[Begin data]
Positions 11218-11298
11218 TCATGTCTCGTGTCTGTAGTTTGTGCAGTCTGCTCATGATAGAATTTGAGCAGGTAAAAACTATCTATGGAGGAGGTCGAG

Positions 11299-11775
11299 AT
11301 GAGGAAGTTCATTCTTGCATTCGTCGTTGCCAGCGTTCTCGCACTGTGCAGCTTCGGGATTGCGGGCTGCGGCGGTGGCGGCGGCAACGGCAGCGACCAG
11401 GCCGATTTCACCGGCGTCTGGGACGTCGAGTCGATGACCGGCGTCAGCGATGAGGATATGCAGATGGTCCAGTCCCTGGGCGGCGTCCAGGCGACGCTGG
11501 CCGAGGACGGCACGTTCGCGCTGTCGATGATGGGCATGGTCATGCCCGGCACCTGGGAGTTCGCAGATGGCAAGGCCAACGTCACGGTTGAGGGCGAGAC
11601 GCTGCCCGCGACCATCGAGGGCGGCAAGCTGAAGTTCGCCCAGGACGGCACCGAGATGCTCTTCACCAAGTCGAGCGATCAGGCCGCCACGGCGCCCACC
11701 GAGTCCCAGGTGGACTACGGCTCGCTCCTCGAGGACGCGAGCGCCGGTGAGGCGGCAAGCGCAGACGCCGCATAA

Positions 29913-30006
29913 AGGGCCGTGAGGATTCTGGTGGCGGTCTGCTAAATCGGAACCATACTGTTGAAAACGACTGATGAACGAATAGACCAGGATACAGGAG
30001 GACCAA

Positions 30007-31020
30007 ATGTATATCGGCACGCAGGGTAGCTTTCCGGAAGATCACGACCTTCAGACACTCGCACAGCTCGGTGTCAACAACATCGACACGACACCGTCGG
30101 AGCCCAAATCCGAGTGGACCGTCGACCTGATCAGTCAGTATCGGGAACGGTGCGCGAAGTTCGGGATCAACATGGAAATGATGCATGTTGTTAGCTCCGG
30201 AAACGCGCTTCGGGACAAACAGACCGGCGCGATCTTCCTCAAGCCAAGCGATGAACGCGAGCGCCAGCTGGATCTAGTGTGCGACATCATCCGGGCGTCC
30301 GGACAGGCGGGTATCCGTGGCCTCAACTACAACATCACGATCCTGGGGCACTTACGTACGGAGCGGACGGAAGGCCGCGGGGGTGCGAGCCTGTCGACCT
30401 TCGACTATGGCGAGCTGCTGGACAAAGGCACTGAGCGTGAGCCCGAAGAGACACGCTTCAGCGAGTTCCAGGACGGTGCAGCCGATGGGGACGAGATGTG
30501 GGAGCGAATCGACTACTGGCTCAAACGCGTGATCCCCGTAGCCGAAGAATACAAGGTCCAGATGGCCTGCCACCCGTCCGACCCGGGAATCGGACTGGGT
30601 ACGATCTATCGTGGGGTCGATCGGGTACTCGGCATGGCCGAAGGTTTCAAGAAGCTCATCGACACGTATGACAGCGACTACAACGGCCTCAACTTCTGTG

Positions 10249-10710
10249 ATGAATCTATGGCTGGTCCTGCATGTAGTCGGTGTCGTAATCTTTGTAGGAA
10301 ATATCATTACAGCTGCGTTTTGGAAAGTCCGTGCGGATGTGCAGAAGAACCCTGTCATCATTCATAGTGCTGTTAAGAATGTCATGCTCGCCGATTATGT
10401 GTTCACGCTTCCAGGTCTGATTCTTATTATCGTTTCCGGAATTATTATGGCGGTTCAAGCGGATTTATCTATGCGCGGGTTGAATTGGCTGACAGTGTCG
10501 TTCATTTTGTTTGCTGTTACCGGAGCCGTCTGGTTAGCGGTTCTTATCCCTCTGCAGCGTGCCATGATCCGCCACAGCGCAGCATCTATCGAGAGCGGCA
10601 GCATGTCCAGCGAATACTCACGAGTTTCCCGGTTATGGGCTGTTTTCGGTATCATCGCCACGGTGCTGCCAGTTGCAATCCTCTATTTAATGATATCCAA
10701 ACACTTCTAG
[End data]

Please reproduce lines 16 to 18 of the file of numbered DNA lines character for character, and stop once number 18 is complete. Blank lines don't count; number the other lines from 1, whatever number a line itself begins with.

30201 AAACGCGCTTCGGGACAAACAGACCGGCGCGATCTTCCTCAAGCCAAGCGATGAACGCGAGCGCCAGCTGGATCTAGTGTGCGACATCATCCGGGCGTCC
30301 GGACAGGCGGGTATCCGTGGCCTCAACTACAACATCACGATCCTGGGGCACTTACGTACGGAGCGGACGGAAGGCCGCGGGGGTGCGAGCCTGTCGACCT
30401 TCGACTATGGCGAGCTGCTGGACAAAGGCACTGAGCGTGAGCCCGAAGAGACACGCTTCAGCGAGTTCCAGGACGGTGCAGCCGATGGGGACGAGATGTG